Developing High quality Data Services in Kernel

In the above image you see 3 iterations of full a unitests suite of data services. Each iteration takes about 4-5 seconds to complete. The simulated environment had 64 cpu’s on client and 24 targets, each having 1 disk. All the block devices used 4K blocks. The Unitest suite reproduced 2 known bugs of low priority. In the first iteration, one of the tests randomly restarted servers 370 times while sending ~26K ios to disks



Developing distributed algorithms is not particularly easy. Doing it in the kernel instead of in user space is even harder. Chasing low probability race conditions which cause data corruptions is just madness.

Our solution to this problem is extensive testing using user space simulators. Here are the basic steps we are using for this:

Data Services development and testing:

  1. Data services components are black boxed and incorporated in the client’s kernel module. This module is loaded into a kernel simulator.
  2. A kernel simulator is a user space application that simulates a Linux kernel. There are off-the-shelf solutions to run a Linux kernel in user space but they have many drawbacks: they are large, slow, and do not allow enough control by unitests. At Excelero, we wrote a basic kernel simulator from scratch that only implements the methods that the module accesses: memory management, work queues, virtual CPUs, timers, linked lists, block API, etc. The kernel simulator is highly configurable by the uni-testing environment, allowing it to stop specific CPUs, reschedule jobs in different fashion to reproduce race conditions, track memory allocations, force it to issue specific IO patterns and much more.
  3. Data services now run in the user space but they still need all other components to function properly. These components are developed by other teams. To solve this, we use a simulator for each component. For example, we simulate NVMe disks using ram-disks. We simulate network messages, the topology manager, databases that hold the configuration, applications that issue IOs, NVMe–errors, etc.
  4. All the simulators described above have a dual API. In other words, they implement exactly the set of functions and behaviors of the real components, but they also implement an API towards the uni-test environment. For example, the disk simulator supports a regular API of the NVMe-driver, but also has additional functions like insert_bad_sector(), inject_random_failure() and disconnect_from_client(). The Toma simulator implements exactly the correct messaging protocol with the client but also has functions like: inject_false_message(), ignore_next_clients_message(), force_reboot()
  5. Once all the simulators with the data services production code are loaded, the uni-testing environment really shines. It accesses the dual API of the simulators (as described above) to craft specific test scenarios.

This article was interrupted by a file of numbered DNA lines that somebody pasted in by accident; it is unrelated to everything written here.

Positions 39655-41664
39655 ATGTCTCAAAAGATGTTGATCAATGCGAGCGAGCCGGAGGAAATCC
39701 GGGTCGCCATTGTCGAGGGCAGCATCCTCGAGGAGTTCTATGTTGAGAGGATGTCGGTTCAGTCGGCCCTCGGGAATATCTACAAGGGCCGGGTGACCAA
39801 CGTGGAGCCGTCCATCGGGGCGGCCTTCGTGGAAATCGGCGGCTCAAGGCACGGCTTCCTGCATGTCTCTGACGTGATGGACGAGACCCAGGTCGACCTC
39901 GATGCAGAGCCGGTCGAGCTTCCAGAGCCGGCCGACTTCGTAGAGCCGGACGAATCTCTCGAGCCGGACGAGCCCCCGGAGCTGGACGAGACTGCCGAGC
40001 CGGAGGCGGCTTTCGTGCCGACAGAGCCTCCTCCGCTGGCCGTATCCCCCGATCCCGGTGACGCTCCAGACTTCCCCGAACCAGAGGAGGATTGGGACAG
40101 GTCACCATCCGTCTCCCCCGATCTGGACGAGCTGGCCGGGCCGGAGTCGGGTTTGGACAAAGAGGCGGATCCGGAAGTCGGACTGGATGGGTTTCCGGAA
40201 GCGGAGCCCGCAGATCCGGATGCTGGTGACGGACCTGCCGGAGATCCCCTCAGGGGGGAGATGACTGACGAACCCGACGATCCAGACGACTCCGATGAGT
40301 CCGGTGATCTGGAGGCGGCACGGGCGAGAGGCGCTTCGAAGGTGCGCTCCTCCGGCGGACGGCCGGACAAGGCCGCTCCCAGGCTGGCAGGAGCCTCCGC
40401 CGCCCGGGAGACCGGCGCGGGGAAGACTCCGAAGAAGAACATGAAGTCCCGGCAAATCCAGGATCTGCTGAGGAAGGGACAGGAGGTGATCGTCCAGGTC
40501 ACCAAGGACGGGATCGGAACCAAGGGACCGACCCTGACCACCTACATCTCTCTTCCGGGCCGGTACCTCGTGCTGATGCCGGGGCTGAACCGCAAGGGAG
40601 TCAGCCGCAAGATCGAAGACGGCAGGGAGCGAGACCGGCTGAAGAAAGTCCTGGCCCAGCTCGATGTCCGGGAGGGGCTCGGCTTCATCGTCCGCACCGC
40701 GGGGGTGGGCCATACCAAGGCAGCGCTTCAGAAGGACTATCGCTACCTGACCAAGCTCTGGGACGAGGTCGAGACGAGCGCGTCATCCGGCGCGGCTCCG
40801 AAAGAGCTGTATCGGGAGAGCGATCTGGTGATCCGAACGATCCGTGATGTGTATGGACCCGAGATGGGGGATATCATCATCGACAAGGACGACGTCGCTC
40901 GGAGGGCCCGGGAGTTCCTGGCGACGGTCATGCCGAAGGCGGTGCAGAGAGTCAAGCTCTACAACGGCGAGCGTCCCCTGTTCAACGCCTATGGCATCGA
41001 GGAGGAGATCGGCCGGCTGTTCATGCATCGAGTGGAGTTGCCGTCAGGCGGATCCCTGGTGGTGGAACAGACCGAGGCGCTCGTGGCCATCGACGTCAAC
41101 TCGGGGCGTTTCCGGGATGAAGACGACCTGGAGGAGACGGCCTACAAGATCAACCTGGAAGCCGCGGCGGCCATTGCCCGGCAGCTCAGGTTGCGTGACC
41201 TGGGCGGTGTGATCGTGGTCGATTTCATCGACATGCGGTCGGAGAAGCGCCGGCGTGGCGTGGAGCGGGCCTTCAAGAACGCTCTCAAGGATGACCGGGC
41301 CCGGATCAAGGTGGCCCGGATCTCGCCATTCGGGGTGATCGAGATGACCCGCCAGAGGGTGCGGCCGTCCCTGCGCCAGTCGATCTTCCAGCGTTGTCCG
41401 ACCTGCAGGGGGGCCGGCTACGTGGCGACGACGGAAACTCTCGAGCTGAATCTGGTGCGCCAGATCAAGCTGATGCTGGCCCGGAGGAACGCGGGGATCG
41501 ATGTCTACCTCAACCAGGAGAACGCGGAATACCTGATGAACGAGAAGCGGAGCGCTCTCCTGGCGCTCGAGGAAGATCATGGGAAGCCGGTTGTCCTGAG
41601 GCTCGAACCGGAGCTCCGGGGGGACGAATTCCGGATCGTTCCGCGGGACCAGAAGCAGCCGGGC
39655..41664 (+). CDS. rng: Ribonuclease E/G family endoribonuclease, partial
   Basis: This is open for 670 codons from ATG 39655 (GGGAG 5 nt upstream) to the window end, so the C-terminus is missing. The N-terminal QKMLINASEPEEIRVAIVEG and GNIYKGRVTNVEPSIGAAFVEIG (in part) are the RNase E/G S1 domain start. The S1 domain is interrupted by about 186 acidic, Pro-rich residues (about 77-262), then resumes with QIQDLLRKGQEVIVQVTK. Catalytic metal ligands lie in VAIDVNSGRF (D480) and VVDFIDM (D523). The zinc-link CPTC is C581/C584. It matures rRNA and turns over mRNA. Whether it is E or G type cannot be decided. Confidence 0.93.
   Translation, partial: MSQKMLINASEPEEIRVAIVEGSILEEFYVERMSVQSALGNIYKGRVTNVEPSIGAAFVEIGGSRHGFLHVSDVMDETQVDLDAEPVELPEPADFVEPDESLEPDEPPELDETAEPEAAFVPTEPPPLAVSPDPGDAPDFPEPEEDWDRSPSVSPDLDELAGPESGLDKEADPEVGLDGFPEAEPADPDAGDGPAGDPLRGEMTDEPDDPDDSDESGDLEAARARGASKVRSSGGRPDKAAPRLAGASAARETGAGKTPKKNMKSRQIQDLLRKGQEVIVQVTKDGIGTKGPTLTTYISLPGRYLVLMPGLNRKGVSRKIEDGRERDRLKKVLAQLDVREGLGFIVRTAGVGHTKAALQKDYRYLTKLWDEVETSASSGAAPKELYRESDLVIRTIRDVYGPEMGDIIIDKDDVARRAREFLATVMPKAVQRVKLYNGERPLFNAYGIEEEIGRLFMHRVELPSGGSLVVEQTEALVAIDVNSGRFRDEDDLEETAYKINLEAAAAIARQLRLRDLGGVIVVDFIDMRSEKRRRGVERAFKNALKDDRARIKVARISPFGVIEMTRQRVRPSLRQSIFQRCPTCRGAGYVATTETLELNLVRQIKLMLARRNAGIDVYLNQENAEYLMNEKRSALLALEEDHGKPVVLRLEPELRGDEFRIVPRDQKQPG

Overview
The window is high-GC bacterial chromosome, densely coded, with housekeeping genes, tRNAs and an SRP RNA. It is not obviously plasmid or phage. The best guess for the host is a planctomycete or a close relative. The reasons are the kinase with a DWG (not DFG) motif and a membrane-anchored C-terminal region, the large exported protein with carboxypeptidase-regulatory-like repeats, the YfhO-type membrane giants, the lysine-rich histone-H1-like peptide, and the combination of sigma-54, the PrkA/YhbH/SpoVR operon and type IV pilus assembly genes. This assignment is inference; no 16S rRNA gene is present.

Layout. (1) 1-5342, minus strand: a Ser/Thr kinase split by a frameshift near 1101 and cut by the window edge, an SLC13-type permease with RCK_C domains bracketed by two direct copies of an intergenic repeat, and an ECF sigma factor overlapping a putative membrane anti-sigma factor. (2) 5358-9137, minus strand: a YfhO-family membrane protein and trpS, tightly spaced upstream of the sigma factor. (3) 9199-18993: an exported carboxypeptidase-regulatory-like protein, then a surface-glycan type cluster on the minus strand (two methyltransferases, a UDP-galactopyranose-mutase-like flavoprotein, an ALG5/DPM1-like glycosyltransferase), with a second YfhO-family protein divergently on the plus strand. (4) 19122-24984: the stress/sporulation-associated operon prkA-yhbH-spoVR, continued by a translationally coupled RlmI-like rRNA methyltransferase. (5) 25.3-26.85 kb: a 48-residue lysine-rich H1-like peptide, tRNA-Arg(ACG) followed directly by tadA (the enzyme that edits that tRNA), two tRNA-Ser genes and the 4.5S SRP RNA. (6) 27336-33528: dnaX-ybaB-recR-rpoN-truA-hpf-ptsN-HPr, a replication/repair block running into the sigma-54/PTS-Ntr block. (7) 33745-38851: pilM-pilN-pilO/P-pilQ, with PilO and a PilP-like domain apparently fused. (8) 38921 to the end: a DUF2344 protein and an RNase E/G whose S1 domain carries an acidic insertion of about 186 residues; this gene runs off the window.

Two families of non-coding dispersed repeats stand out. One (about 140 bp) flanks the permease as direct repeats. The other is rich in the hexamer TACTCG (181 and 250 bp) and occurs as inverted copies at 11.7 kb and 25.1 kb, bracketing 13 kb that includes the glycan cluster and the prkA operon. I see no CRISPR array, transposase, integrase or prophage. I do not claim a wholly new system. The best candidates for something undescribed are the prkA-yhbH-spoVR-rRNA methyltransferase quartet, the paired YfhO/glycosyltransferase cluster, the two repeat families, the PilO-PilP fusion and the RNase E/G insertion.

6. Example of one scenario (IO to RAID1): Issue random writes to the client, order one disk to disconnect, order the cluster manager to move client into degraded mode, now freeze everything and verify that the data of the pair of disks in RAID1 matches. Failure of this scenario means data corruption.
  7. As our development goes, more scenarios are added (and never removed), thus broadly covering more features and more information flows. We also use random scenarios to detect difficult corner cases.
  8. Our unitest environment has an immense power because it runs many orders of magnitudes faster than real world machines. Even in a short – few minutes – run, it can perform a test that simulates years of typical usage on a customer’s site. One example is a scenario of shutting down a server while IO is in the air. This scenario (while running on my laptop) for 1 second can typically issue ~200K IO/s over 6 simulated disks and ~400 reboots of the simulated server. Just for comparison, a typical server can take 30 seconds to several minutes to reboot while the simulated one does it in ~2 milliseconds.
  9. We run these unitests overnight for every git commit and they do not require any specialized hardware. If a scenario fails, the testing environment automatically puts a break point and the developer can continue to debug the live run. Unlike typical kernel debugging (add prints to logs and analyzing post mortem) we are able to inspect the problems exactly when they occur.

To summarize the above: our unitest environment is designed for extensive testing, provides full power of user space debugging and guarantees that our customers will receive the highest possible quality data services.

Interesting Note: the testing mechanism I described above is used in the R&D teams and each commit passes countless amount of test cycles before it is submitted to QA team. Thus, QA engineers are relieved of dealing with trivial bugs and can concentrate on the extremely difficult test scenarios.

By Daniel Herman Shmulyan: Data Services Team leader (LinkedIn)